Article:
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Thinking in C++
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General C++

The C++ Programming Language, 3rd edition, by Bjarne Stroustrup (Addison-Wesley 1997). To some degree, the goal of the book that you’re currently holding is to allow you to use Bjarne’s book as a reference. Since his book contains the description of the language by the author of that language, it’s typically the place where you’ll go to resolve any uncertainties about what C++ is or isn’t supposed to do. When you get the knack of the language and are ready to get serious, you’ll need it.

C++ Primer, 3rd Edition, by Stanley Lippman and Josee Lajoie (Addison-Wesley 1998). Not that much of a primer anymore; it’s evolved into a thick book filled with lots of detail, and the one that I reach for along with Stroustrup’s when trying to resolve an issue. Thinking in C++ should provide a basis for understanding the C++ Primer as well as Stroustrup’s book.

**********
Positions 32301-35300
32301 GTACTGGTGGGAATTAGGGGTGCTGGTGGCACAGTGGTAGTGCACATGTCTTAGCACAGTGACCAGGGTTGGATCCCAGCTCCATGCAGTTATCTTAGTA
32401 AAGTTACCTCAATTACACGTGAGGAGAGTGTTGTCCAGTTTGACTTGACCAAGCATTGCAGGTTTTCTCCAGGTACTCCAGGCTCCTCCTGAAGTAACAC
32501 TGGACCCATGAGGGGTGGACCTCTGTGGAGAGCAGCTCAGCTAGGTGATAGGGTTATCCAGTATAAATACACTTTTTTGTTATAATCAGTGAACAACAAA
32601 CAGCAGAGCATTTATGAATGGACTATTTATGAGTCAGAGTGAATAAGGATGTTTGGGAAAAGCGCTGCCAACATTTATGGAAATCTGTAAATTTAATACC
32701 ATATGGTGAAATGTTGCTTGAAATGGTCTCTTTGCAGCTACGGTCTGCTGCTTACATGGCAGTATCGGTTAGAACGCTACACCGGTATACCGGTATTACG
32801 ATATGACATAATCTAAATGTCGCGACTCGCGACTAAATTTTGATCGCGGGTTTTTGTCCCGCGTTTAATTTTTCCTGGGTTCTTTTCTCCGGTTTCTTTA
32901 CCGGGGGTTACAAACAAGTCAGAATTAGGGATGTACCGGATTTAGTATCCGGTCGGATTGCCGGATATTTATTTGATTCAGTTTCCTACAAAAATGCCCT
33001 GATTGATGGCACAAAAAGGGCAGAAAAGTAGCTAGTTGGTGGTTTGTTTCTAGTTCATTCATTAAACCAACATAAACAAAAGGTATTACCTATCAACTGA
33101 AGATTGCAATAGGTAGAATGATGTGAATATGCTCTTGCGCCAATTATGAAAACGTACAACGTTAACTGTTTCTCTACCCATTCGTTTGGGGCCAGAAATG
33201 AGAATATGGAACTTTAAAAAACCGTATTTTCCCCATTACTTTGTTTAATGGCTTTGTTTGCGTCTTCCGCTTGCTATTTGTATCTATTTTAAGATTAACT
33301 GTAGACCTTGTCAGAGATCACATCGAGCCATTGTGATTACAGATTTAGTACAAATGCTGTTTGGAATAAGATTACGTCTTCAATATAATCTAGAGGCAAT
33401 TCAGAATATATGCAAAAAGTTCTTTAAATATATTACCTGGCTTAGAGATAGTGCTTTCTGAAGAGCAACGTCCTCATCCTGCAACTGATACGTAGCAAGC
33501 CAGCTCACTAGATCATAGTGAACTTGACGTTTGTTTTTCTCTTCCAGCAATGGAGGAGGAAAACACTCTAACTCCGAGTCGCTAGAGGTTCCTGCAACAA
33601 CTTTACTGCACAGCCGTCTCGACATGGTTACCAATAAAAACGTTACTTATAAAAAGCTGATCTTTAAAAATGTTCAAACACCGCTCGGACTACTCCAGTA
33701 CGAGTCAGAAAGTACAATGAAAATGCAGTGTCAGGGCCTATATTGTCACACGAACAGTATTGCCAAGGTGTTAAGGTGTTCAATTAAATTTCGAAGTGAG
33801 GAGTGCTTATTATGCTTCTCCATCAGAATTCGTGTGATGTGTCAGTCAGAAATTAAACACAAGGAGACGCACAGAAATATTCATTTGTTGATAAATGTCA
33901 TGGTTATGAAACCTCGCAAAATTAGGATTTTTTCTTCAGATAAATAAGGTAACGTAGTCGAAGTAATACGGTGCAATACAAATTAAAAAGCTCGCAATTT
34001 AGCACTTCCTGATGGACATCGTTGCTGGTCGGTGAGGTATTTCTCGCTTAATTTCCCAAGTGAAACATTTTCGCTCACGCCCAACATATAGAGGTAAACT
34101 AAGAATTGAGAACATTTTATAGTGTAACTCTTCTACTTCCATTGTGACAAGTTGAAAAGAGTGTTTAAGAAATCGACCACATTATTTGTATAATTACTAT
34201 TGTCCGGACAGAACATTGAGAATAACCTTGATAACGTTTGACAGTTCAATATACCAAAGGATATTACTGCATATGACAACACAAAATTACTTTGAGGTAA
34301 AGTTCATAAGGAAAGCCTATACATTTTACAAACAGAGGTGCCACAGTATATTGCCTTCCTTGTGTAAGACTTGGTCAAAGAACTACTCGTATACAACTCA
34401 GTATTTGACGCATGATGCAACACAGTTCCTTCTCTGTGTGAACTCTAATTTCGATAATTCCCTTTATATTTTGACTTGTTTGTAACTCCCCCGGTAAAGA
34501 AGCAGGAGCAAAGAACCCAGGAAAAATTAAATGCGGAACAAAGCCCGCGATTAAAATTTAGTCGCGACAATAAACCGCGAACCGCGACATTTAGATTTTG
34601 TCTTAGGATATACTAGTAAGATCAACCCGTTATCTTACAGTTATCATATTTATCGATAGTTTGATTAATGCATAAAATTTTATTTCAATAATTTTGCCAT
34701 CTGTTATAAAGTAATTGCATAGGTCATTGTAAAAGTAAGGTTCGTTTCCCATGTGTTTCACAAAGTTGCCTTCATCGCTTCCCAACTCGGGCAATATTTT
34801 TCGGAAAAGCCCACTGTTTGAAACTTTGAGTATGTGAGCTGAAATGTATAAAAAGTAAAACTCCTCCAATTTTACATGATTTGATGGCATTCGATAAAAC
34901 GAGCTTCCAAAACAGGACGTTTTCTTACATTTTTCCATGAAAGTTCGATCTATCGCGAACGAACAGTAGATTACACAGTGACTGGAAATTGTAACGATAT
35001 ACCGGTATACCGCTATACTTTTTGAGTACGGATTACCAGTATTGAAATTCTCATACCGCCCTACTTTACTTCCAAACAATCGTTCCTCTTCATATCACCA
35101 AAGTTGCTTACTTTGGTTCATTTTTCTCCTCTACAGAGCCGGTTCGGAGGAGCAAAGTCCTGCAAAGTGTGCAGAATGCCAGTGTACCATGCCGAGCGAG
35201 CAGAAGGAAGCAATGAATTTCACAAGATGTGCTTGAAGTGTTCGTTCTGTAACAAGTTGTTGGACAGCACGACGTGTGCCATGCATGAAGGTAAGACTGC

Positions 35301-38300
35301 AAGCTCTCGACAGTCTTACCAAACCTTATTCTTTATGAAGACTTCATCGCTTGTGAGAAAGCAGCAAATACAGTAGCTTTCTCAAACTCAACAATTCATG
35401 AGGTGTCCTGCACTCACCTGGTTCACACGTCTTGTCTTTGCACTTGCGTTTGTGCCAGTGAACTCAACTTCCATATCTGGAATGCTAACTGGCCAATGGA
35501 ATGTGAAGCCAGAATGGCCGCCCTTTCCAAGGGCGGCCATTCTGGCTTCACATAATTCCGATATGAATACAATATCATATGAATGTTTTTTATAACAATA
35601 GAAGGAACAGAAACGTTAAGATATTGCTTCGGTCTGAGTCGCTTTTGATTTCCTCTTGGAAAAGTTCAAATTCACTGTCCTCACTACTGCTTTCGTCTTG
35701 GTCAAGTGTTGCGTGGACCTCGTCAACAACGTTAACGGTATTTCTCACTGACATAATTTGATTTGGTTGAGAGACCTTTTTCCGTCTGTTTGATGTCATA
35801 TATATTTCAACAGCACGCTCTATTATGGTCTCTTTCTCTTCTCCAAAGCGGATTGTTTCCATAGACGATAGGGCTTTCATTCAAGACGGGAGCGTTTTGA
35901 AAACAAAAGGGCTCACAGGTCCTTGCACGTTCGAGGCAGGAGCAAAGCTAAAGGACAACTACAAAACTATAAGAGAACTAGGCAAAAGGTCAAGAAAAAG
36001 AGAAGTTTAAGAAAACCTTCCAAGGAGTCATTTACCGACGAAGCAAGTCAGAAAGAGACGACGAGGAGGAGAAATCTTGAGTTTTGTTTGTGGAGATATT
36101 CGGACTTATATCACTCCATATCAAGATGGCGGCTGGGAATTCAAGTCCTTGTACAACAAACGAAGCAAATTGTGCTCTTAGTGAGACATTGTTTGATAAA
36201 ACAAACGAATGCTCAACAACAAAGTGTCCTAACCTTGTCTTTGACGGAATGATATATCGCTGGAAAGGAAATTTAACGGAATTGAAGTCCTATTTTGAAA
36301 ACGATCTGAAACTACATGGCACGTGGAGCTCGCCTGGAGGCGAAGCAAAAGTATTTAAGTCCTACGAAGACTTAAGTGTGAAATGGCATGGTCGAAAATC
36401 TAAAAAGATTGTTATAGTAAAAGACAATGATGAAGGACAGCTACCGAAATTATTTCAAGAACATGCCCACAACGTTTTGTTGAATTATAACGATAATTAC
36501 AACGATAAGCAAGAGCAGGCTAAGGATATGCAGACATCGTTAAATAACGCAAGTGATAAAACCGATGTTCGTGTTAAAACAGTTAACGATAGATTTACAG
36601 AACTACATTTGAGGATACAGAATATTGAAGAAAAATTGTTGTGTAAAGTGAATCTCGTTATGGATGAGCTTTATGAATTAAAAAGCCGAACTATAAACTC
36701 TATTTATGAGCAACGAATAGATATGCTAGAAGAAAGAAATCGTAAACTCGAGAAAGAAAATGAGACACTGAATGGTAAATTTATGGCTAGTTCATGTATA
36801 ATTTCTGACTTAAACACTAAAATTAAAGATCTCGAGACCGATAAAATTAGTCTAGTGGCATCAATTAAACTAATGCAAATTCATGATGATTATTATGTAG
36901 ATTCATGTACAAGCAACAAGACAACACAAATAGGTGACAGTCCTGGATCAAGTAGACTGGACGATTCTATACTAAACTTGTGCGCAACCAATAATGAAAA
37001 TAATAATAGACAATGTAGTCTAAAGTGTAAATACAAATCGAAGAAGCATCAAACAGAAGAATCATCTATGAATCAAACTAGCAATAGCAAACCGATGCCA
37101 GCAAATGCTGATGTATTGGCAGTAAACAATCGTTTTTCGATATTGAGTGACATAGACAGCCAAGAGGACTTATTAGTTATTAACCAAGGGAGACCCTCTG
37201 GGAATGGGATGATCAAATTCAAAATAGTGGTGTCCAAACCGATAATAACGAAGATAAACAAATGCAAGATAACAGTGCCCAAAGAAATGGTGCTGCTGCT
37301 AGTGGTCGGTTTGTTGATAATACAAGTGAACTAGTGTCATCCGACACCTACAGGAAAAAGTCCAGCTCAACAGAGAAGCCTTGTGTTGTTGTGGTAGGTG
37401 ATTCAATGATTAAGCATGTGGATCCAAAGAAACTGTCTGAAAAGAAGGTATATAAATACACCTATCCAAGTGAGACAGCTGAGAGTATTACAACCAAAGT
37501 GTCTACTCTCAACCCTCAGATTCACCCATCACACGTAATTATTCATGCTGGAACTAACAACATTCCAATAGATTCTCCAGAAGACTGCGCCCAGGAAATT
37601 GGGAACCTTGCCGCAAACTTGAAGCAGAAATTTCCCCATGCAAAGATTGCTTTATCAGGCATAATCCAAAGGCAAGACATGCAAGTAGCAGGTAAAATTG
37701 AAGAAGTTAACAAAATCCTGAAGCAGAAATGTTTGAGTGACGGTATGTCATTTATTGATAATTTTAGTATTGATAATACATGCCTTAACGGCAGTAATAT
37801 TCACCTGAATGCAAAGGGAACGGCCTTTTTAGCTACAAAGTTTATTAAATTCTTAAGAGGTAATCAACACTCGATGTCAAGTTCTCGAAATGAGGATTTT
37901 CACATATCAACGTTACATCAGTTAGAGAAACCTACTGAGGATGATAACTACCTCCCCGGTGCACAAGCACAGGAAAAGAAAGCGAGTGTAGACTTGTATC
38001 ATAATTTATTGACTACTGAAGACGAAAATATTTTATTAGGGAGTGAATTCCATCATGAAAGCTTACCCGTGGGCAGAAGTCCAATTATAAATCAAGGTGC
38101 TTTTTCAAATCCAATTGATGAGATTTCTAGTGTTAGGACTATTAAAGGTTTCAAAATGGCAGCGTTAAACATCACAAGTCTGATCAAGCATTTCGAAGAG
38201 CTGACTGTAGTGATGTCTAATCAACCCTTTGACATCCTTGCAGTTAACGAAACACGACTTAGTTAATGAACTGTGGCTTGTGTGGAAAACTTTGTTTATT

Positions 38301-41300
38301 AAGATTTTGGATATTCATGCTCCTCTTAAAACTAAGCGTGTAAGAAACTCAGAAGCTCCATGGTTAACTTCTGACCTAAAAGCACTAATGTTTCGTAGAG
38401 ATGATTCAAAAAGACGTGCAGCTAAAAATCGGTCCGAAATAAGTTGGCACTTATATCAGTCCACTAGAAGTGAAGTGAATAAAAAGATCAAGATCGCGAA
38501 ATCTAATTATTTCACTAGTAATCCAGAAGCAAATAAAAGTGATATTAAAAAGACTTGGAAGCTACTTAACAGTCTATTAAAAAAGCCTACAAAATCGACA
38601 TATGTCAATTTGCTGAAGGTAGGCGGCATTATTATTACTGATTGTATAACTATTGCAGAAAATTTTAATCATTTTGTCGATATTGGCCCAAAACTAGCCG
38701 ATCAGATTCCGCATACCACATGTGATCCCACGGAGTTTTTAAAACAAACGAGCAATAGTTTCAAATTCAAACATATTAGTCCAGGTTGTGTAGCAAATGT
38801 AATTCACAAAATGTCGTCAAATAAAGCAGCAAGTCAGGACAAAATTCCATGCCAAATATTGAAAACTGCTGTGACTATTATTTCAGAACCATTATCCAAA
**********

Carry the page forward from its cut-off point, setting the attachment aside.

C & C++ Code Capsules, by Chuck Allison (Prentice-Hall, 1998). This book assumes that you already know C and C++, and covers some of the issues that you may be rusty on, or that you may not have gotten right the first time. This book fills in C gaps as well as C++ gaps.

The C++ Standard. This is the document that the committee worked so hard on for all those years. This is not free, unfortunately. But at least you can buy the electronic form in PDF for only $18 at

Thinking in C++
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   Reproduced courtesy of Bruce Eckel, MindView, Inc. Design by Interspire